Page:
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How to reduce home insurance premiums and wildfire risks

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Homeowners in the US have received new guidance to protect against rising wildfire and rising insurance premiums.

The Insurance Institute for Business & Home Safety, a research nonprofit funded by an insurer, has announced that it has developed the first standard, which demonstrates the risk of home wildfire damage. To earn a wildfire-ready home designation, homeowners must meet several criteria – for example, clearing anything that burns like a five-foot shrub around their homes – and pass an annual inspection.

Guidance is especially useful for homeowners in the western US states who are affected by wildfires. The town of Paradise, California, has been demolished by 90% of the infamous 2018 Inferno, promptly announcing that all new builds must meet these standards.

“This is a crucial piece for our reconstruction,” said Kevin Phillips, town manager of Paradise. “We’re doing everything we can to show insurance companies that we’re mitigating against risk and it’s a community where you can come back and invest.”

The state of California already has strict building codes for new construction in fire-prone areas, but many homes are up to these standards and therefore are not in compliance. The steps to visit IBHS are even tougher.

For many years IBHS has done research on how to keep homes and businesses safe from fire for the insurance industry, including building test houses and setting fires in their laboratory. But Roy Wright, the agency’s chief executive, said homeowners around the West have been hungry for this information in recent years.

“The catastrophic events that occurred in California 2017 and 2018 changed the conversation about fire insurance,” he said. “Suddenly, climate change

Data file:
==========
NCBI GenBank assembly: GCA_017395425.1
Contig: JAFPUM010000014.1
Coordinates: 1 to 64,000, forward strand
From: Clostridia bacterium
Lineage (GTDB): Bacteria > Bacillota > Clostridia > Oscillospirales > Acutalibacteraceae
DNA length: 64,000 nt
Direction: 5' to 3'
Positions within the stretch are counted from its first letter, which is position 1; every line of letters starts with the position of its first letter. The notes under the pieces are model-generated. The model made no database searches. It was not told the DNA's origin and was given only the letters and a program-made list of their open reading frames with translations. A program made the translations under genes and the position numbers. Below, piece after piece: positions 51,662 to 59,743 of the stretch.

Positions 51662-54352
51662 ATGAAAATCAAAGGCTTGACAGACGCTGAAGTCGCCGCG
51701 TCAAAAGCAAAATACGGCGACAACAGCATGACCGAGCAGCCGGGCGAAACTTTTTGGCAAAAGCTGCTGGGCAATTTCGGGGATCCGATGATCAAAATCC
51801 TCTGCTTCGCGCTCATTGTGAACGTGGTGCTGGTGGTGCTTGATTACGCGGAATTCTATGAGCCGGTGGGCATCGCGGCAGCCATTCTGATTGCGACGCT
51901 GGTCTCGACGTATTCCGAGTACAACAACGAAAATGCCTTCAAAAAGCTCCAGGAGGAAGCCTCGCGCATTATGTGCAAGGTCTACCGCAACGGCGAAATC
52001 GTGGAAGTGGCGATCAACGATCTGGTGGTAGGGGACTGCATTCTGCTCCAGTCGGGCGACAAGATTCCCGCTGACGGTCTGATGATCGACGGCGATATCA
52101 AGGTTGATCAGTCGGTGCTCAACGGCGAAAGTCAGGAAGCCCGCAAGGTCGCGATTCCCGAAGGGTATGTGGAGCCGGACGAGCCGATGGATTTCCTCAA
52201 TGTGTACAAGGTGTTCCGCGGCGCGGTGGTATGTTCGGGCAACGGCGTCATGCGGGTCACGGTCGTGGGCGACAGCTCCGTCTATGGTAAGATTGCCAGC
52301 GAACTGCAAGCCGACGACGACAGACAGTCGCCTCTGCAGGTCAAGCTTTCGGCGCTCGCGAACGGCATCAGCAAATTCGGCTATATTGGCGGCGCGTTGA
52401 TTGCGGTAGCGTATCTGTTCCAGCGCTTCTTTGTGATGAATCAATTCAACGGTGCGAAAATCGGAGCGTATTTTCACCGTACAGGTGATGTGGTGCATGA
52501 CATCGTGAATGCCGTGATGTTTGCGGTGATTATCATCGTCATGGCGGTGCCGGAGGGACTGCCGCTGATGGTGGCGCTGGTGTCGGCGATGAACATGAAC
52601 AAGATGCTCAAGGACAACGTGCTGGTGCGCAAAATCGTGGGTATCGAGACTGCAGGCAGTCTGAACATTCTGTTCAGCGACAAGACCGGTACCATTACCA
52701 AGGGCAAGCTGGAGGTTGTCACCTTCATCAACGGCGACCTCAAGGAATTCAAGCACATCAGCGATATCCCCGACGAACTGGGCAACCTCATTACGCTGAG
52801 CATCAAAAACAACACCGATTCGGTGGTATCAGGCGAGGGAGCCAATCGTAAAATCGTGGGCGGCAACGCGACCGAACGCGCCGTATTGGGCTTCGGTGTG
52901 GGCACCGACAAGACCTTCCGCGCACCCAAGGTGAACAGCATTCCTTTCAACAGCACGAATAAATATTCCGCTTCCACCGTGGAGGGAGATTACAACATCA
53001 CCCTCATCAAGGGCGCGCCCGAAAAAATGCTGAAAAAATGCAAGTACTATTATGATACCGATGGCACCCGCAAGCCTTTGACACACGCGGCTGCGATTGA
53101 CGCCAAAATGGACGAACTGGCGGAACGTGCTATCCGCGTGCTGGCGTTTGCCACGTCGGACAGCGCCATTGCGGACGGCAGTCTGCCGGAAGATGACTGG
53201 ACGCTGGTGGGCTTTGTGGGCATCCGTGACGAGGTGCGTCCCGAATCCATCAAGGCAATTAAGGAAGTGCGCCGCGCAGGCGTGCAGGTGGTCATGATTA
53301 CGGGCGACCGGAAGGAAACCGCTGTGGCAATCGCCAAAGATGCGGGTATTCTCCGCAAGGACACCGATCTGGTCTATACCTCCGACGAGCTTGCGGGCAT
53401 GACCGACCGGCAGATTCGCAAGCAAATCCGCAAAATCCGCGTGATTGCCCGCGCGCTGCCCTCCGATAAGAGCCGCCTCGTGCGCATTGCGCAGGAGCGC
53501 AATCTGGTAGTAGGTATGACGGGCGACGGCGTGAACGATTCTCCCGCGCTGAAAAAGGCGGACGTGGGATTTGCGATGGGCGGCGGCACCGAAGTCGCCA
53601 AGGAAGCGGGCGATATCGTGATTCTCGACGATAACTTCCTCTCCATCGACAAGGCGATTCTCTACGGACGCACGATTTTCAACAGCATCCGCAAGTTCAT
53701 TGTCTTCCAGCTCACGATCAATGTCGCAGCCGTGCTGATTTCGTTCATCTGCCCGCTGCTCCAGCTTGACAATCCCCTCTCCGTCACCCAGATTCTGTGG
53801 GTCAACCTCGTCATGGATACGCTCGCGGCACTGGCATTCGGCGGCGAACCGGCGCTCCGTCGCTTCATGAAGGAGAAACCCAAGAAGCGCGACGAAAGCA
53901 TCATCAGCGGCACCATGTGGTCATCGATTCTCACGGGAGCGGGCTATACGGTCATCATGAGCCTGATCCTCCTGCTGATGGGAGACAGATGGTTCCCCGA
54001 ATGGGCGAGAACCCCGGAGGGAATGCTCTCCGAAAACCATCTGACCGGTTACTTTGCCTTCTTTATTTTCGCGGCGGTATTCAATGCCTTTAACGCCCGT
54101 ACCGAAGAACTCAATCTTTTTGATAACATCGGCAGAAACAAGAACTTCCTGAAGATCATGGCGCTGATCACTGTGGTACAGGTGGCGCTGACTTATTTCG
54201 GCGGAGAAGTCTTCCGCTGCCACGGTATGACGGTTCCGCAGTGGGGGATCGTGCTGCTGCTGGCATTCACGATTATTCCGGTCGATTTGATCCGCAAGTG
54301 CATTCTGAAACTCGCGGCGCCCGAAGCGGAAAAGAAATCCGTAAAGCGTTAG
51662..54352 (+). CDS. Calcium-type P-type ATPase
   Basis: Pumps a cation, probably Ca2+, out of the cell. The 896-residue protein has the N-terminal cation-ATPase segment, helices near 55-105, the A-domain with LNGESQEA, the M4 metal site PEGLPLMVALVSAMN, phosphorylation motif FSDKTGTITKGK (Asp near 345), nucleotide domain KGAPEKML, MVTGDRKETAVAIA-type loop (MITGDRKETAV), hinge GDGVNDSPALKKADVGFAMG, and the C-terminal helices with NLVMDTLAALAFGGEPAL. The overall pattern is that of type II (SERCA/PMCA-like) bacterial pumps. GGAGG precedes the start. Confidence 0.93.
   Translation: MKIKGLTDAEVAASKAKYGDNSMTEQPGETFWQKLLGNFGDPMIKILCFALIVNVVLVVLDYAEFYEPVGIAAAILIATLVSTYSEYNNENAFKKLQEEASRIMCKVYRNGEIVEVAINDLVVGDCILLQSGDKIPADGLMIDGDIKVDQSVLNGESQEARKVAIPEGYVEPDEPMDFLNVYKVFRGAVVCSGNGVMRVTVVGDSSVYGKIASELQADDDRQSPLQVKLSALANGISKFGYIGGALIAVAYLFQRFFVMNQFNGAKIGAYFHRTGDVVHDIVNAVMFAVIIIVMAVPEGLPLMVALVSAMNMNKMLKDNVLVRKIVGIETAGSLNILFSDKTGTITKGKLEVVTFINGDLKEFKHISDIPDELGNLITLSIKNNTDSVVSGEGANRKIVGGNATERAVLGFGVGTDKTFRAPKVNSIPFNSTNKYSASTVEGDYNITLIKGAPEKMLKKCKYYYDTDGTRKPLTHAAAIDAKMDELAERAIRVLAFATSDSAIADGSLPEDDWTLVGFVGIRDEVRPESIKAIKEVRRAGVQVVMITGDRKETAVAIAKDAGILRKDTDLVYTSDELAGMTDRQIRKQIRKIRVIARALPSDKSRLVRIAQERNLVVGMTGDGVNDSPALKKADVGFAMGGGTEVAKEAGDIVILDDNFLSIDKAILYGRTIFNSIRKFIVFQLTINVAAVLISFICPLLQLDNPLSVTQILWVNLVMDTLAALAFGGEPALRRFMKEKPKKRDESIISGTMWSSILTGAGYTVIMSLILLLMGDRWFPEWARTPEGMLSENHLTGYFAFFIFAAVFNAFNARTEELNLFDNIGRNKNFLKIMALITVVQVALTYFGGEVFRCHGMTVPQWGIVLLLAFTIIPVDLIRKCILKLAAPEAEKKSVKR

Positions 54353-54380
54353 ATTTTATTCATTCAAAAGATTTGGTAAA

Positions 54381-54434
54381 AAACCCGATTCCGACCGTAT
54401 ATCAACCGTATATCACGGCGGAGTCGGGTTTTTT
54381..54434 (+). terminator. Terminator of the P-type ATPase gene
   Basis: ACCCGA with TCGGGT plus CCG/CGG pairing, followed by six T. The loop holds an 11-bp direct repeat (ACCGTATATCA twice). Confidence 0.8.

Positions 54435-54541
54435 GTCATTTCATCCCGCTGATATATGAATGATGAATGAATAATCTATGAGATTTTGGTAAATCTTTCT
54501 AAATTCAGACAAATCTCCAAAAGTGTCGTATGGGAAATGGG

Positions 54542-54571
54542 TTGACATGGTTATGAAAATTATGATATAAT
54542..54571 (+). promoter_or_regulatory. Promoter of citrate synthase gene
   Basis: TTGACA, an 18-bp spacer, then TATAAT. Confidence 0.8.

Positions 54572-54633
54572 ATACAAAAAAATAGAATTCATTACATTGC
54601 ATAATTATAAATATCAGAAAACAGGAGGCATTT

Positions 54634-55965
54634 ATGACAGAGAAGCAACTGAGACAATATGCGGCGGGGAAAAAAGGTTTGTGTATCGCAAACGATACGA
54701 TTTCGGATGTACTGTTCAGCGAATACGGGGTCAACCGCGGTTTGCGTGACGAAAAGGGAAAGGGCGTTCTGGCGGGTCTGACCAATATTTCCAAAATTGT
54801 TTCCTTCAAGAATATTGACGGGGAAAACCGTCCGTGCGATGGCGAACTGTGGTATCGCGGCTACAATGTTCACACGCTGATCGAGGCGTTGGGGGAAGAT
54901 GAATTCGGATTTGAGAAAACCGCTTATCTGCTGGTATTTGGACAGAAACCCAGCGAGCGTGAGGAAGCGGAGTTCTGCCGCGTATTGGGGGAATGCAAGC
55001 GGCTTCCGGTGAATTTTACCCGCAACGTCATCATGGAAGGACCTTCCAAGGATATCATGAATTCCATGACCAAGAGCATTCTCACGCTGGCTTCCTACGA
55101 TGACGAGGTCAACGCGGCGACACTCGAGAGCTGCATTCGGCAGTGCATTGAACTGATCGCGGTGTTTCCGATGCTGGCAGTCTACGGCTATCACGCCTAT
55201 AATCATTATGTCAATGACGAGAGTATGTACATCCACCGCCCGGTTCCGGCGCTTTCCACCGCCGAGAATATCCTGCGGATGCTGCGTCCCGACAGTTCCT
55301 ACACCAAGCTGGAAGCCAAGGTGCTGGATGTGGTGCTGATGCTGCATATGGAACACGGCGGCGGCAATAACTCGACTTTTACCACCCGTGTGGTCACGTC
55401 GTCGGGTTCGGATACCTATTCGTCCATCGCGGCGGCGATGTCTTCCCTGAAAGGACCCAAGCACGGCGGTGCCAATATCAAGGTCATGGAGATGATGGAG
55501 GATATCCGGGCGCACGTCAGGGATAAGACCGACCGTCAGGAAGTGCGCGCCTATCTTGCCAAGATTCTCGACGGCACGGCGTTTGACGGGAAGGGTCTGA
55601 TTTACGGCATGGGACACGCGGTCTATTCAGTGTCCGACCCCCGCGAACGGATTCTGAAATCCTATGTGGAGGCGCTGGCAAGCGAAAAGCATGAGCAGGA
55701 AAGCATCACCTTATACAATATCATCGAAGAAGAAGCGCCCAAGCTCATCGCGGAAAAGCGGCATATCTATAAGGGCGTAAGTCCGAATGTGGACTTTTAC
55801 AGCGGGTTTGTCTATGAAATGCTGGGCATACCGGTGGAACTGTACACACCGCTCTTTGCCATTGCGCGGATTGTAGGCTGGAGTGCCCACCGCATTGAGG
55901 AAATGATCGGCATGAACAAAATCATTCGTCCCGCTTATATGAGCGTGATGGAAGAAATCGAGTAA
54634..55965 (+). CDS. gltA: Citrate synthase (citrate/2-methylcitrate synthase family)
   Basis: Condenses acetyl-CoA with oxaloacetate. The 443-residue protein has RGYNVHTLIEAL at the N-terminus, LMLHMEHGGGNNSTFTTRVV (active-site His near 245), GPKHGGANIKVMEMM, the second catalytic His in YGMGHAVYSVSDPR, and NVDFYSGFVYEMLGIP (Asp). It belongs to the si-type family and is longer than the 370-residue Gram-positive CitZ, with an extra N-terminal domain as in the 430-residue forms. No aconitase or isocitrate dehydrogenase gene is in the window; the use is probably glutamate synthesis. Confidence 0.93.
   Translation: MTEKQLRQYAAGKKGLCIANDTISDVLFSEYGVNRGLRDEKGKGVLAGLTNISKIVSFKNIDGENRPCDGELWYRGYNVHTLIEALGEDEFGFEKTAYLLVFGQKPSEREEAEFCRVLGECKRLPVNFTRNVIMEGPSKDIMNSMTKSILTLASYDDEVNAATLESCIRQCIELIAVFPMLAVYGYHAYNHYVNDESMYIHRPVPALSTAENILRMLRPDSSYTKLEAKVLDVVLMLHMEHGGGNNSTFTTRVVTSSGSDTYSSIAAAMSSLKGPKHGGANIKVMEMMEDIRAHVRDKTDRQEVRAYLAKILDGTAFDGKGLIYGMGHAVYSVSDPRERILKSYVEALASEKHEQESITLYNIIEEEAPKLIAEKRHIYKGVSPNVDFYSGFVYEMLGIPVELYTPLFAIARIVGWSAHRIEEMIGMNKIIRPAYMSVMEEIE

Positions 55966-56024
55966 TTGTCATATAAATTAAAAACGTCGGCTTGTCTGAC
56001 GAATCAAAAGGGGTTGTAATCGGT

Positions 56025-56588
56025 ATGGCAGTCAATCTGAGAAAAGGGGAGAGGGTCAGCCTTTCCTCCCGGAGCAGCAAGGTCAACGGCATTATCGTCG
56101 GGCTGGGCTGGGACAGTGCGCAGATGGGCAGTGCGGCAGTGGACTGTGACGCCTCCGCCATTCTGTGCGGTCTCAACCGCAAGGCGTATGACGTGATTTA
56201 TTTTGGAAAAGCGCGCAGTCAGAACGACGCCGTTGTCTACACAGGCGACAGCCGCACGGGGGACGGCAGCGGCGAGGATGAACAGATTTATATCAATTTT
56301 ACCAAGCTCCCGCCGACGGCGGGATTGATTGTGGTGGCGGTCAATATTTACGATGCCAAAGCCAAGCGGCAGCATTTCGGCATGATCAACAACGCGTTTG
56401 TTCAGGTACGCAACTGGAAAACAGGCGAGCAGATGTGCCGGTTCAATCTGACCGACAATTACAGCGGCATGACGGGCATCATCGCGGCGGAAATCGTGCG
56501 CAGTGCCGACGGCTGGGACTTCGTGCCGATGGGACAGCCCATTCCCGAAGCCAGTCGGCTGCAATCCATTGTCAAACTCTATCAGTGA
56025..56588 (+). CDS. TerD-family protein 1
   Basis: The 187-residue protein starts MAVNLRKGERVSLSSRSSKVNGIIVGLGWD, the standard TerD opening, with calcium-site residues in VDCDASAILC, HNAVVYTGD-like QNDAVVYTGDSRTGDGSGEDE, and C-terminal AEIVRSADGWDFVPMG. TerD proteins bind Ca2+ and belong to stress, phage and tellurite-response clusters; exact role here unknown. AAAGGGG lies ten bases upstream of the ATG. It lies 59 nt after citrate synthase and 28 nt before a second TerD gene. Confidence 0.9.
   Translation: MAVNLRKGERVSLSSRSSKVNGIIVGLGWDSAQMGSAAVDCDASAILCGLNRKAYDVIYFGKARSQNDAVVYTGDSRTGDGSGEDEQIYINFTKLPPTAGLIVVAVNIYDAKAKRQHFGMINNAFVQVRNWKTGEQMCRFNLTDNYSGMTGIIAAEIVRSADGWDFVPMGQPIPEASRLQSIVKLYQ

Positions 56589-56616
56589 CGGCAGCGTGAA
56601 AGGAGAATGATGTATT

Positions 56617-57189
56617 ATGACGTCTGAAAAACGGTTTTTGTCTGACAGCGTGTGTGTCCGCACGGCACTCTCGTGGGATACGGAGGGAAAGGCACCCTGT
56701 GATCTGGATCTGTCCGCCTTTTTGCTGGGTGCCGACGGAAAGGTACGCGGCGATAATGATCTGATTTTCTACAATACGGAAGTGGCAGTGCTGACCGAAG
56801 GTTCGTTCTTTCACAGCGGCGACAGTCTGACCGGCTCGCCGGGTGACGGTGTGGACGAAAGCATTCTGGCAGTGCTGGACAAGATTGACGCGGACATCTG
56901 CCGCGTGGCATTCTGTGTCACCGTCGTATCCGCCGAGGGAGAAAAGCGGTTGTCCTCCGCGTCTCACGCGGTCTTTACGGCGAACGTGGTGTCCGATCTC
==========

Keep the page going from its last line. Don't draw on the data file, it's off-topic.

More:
The parade comes through the front door, and these California families, want to know what they can do.

The IBHS designation is based on the latest science and includes a list of concrete steps that have been proven to reduce fire hazard, such as inserting and adding fine mesh coverings to attic vents or outdoor decks and replacing old roofs with cedar. Shingles with non-combustible material.

The widespread adoption of such standards is appreciated by the insurance industry. According to Milliman Inc., a risk assessment firm working with insurers, the industry lost 25 years of underwriting profits after the devastating 2017 and 2018 fire seasons and is forcing stricter building codes around the fire. It is raising rates in fire-prone areas and in some cases completely stripping out.

While there is currently no guarantee that the IBHS standard will result in a reduction in insurance rates, the new draft regulations of the California Bureau of Insurance include language that requires insurance companies to offer discounts on homes that meet this standard.

It can be expensive and difficult to achieve high fire standards, especially for older homes, but for towns such as Paradise, where insurance premiums are now over $ 6,000 a year, this is the only way forward, Phillips said. “Even if it’s a little more expensive,” he said, “the long-term benefit will help make it more affordable.”

Photo: August 31, 2021 / Firefighters attempt to rescue a house near Santa Claus Drive during a Calder fire near Meyers, California

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